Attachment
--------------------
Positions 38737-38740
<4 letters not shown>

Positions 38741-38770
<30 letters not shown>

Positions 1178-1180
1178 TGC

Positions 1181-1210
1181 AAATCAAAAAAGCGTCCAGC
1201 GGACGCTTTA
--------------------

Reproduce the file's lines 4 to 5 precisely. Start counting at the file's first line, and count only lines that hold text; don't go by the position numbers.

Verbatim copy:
<30 letters not shown>

Positions 1178-1180